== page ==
And Then The Worst Part

Sure, according to the clear directions of my dream, it was going to be one of those frustrating days where I duck into the used-book-store for a morning coffee and the chance to smell decomposing paperbacks. And just stepping in I’d see that now it was 7 am, like an hour earlier than it could possibly be and that I’d already be late for work, and every minute that I spend there I’m a half-hour later although every clock moves backwards three minutes, the way you’d expect. Well, before you know it, I’m up on the roof of the old church, balancing everything I have just barely as I sit down to some serious writing. And then there’s a bunch of crows on the next roof glaring at me. Plus there’s this ostrich who keeps projecting her head out from the building and through the cupola windows to come just close enough that I think she’s going to snap at my hand. But the worst part is that in the dream I was putting on paper exactly the letter needed to reconnect with that estranged friend. And when I woke up I couldn’t think of a single word I had written. But at least I had it right for a little bit.

Author: Joseph Nebus

I was born 198 years to the day after Johnny Appleseed. The differences between us do not end there. He/him.

2 thoughts on “And Then The Worst Part”

  1. In your dreams do you ever remember reading anything? I swear there have been instances where I read something while dreaming. Yet I have heard dream experts say that since dreaming takes place in the same areas where reading functions happen that it is impossible to read something in a dream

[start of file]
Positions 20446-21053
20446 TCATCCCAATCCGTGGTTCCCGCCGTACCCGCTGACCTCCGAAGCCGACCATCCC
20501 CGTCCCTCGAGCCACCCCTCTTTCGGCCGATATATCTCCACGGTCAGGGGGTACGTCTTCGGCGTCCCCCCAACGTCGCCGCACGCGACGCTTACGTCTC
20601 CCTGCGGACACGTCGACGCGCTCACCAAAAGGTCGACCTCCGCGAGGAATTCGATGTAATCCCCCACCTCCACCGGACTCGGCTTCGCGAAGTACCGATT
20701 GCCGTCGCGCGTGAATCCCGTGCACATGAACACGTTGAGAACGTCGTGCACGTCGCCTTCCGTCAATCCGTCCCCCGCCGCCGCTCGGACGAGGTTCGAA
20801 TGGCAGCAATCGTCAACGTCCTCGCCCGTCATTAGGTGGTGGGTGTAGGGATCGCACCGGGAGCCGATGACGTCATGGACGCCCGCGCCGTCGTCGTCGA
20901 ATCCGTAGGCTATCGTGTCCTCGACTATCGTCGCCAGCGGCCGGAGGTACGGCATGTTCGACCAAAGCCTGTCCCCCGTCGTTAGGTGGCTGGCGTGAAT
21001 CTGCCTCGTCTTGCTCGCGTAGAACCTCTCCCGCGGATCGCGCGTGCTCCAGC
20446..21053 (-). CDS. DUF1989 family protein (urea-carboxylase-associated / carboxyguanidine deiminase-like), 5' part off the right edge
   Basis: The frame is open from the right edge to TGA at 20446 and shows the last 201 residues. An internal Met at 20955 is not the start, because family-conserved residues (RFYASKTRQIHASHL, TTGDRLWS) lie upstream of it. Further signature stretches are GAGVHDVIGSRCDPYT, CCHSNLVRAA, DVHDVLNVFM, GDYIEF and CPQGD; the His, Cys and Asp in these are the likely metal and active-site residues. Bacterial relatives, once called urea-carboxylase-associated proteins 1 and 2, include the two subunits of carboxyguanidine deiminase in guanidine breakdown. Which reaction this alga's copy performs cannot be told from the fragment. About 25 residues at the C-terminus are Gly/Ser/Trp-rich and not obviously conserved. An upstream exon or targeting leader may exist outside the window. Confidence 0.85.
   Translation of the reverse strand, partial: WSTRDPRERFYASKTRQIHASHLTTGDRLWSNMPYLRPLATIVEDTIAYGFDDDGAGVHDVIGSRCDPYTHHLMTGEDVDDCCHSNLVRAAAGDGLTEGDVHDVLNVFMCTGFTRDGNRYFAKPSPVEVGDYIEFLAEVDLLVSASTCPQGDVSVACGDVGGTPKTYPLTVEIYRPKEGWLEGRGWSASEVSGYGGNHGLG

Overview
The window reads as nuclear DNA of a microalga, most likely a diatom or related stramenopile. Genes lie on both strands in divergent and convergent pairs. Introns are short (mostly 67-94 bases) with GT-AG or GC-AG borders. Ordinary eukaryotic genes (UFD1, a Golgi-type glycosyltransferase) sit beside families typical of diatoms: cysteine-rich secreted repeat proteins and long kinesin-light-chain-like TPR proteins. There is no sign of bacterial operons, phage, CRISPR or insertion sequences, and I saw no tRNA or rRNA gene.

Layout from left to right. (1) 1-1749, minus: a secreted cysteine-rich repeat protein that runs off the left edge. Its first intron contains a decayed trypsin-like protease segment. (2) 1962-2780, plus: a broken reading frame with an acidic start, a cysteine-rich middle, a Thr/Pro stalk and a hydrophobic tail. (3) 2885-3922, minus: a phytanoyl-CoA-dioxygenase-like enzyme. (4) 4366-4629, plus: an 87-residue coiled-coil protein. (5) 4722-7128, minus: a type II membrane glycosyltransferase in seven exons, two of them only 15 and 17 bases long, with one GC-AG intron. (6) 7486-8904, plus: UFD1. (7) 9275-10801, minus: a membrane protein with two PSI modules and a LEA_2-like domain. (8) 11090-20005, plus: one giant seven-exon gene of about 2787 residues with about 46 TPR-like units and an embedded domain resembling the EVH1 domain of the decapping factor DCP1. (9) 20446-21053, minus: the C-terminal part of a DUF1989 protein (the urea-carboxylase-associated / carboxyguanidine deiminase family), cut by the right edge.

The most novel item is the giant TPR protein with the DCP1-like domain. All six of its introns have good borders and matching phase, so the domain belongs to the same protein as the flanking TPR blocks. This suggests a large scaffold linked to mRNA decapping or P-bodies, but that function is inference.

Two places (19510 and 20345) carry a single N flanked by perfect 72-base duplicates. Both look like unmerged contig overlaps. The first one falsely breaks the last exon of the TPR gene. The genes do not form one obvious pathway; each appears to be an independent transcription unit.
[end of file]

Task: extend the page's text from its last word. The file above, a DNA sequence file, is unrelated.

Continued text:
1. I do have dreams in which I read things, yes. I can’t say that the reading necessarily makes sense. The end of a paragraph might have nothing to do with the start, and it might come out completely differently if I went back to re-read it, but the reading itself seems to go fine. I remember also a couple times looking at number or word puzzles, although not whether I tried or imagined being able to solve any of them.

      You could probably get a philosophy department going in a good fight by arguing about whether that’s actually ‘reading’. But at least in the dream I think that I’m reading and I come away thinking that I have read something. But then the part of my mind that evaluates whether or not I’ve done a thing is in on the dream too, and usually is trying to help the dream carry on, so of course that part would figure everything was well enough.

      So I don’t know. But the ‘you can’t read in a dream’, or a variation like ‘mirrors don’t look right’ or something, is a nice useful plot signifier for stories where the audience is supposed to find out someone’s in a dream. I won’t complain about it in a story unless I’m already annoyed by the story.


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